India’s aversion to the umpires’ Decision Review System (DRS) is well documented. They preferred to be the lone dissenting voice, remaining in isolation on its implementation while rest of the world had no problem with it. ( VIZAG TEST SCORECARD, DAY 3)
It was in 2008 while playing in Sri Lanka that India developed their distrust of this technologically-driven review system. One of the reasons given is that since India got just one review decision right, out of 21 they asked, they felt the technology was not to be trusted. (VIZAG TEST: DAY 3 HIGHLIGHTS)
It was after a long gap and much persuasion that India finally said yes to the DRS, in the ongoing India vs England series. One of the reasons, apart from the technology having improved over the years, was the realization that the DRS does more good than harm and eliminates the howlers that umpires do tend to commit once in a while.
As India are heading for a possible victory in the second Test, the use of DRS has already spiced up the series against England, with India making elementary errors in its use and their rivals making far better use of the system.
It is clear that though the DRS is a tool to correct umpiring mistakes, its use requires a calm captain and a lot of consultation with those close to the wicket before asking for it.
Before we come to the Vizag Test and a couple of reviews demanded in compete haste, that reflected the impetuosity of the players involved, a relook at Pujara’s dismissal in the Rajkot Test: He was given lbw to a ball pitched outside the leg stump from Rashid in the second innings.
It was a crucial moment of the match as after his dismissal, India struggled to save the Test. Pujara, after being given out, walked towards his partner Murali Vijay, who by that time had turned his back on him. Getting no response, Pujara walked back to the pavilion, though it was evident to everyone that he should have reviewed the decision.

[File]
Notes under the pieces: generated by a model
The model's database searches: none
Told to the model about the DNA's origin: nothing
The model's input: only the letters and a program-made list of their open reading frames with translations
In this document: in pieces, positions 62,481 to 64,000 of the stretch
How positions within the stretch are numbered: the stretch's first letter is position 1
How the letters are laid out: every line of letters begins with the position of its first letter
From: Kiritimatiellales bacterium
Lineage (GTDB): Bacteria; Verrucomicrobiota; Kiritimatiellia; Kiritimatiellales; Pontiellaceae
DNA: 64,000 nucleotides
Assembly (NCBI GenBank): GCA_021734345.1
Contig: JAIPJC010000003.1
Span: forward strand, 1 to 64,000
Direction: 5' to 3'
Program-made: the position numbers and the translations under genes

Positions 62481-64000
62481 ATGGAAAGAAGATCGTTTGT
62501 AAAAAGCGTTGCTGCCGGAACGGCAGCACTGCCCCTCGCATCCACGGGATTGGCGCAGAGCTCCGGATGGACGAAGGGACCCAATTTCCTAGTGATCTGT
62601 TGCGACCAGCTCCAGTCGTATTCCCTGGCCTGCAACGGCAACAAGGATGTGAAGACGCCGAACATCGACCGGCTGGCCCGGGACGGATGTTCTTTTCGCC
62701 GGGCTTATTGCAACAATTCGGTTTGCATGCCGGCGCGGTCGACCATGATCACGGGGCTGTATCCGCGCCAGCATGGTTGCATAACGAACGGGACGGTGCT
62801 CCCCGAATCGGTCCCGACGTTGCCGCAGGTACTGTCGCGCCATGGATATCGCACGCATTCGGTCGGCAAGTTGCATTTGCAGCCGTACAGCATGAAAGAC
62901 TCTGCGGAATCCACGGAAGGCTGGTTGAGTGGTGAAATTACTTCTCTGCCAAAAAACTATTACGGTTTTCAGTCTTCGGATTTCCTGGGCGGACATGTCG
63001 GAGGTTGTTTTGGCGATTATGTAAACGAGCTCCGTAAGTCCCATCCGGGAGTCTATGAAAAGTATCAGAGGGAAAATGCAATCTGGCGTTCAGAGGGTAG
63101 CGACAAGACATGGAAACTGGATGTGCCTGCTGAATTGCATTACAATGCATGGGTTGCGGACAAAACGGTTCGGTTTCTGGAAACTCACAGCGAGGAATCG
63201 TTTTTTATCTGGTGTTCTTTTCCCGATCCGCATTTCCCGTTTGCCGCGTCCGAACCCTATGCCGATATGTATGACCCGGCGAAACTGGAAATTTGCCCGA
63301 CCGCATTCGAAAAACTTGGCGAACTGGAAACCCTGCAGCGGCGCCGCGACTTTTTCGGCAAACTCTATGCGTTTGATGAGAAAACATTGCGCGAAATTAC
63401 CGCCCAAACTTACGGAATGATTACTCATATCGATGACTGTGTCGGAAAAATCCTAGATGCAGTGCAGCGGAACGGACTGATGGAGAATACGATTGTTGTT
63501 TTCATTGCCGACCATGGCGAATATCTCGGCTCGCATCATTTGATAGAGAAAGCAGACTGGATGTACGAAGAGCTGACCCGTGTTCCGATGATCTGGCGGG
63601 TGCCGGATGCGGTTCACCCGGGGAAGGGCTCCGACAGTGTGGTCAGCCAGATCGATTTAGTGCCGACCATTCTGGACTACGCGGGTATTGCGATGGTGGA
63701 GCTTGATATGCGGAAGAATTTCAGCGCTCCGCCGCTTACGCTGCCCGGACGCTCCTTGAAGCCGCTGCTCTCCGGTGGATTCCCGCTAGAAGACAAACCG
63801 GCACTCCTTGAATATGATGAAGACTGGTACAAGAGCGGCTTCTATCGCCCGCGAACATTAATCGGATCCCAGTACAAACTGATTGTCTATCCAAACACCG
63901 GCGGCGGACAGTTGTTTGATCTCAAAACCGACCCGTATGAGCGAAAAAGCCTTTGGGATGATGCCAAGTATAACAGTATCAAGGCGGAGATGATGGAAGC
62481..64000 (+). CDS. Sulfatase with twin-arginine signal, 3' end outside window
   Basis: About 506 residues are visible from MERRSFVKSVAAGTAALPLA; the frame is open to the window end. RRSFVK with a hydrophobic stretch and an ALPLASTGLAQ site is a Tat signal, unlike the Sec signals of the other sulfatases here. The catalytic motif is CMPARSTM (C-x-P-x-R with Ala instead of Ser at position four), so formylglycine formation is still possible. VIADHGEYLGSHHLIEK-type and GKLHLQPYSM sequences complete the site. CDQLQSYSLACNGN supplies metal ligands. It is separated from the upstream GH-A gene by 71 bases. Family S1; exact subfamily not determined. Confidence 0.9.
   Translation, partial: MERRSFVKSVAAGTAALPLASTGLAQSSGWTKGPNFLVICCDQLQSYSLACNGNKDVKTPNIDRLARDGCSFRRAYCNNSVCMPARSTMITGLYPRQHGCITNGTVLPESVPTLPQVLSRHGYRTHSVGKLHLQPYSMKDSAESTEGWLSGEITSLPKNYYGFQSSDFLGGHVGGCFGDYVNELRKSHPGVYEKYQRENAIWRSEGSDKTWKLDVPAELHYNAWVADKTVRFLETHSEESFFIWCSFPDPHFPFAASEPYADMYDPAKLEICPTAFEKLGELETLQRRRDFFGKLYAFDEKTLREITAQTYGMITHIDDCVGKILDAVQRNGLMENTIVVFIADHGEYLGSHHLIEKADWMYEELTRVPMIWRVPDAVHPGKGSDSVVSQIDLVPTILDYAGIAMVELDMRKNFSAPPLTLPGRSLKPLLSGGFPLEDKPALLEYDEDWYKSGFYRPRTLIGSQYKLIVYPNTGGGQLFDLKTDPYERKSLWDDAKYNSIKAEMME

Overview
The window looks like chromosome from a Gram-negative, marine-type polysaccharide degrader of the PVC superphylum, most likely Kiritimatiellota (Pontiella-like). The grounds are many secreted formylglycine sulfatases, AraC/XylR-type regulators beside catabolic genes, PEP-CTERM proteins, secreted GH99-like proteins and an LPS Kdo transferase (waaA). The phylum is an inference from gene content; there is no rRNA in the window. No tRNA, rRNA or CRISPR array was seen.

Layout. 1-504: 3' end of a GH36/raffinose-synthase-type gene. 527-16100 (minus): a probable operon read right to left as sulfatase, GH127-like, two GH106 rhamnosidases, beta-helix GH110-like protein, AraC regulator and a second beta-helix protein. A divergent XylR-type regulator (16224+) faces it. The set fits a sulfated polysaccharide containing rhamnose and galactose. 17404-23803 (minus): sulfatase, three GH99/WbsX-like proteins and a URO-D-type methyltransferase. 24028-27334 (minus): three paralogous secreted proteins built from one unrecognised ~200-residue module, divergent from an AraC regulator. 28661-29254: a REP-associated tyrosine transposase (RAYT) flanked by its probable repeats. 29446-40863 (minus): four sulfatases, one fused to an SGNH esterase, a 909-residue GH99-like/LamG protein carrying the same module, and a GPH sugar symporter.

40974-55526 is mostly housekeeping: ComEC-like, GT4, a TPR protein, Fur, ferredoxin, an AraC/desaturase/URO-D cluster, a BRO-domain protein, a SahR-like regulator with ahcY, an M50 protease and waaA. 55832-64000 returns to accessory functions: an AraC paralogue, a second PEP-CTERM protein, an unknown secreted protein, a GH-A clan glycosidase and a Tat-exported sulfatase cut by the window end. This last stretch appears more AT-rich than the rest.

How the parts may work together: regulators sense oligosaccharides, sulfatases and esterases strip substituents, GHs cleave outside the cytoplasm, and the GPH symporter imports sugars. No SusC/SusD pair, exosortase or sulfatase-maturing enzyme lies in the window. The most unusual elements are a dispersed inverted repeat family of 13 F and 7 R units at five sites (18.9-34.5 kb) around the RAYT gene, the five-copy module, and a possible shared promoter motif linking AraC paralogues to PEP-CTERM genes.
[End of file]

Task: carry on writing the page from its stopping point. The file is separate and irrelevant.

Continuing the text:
Not just because of the doubt involved in the decision, but also given the precarious situation India were placed in. That Pujara did not ask for it and Vijay was indifferent, reflected India needed to work on how and where to make use of the DRS.
Now coming to this Test. On Friday, we saw skipper Virat Kohli rushing from short leg towards the umpire and asking for a caught behind to be reviewed without consulting the wicketkeeper or even the bowler. The decision went against India.
On Saturday, it was the turn of Ravichandran Ashwin to make the same mistake. The moment Jonny Bairstow swept him to fine-leg, Ashwin was so convinced that the ball had gone off the batsman’s pads and not the bat, that he immediately asked for a review. There was no consultation with those close to the wicket and the replays showed that the batsman had gloved the ball.
The waste of a review (only two are allowed till 80 overs) may have had a negative impact on the bowler. Probably, the guilt of having forced a review that did not fall in the team’s favour, played on his mind and he lost his rhythm in the first session.
In contrast to how India has been using these reviews, England and Alastair Cook, use the 15-second time given to the captain to make up his mind, very judiciously. Like Cook did in the case of KL Rahul, when umpire Rod Tucker did not respond positively to Stuart Broad’s appeal for a catch in the slips. It was on the prodding of Haseeb Hameed, the youngest member of the team, who was closest to the batsman and in consultation with a couple of other players, that Cook decided to opt for the review. The replays proved them right.
India needs to remember that while the DRS is a very useful tool to overturn umpiring mistakes, it can be a big waste if used on impulse and in haste.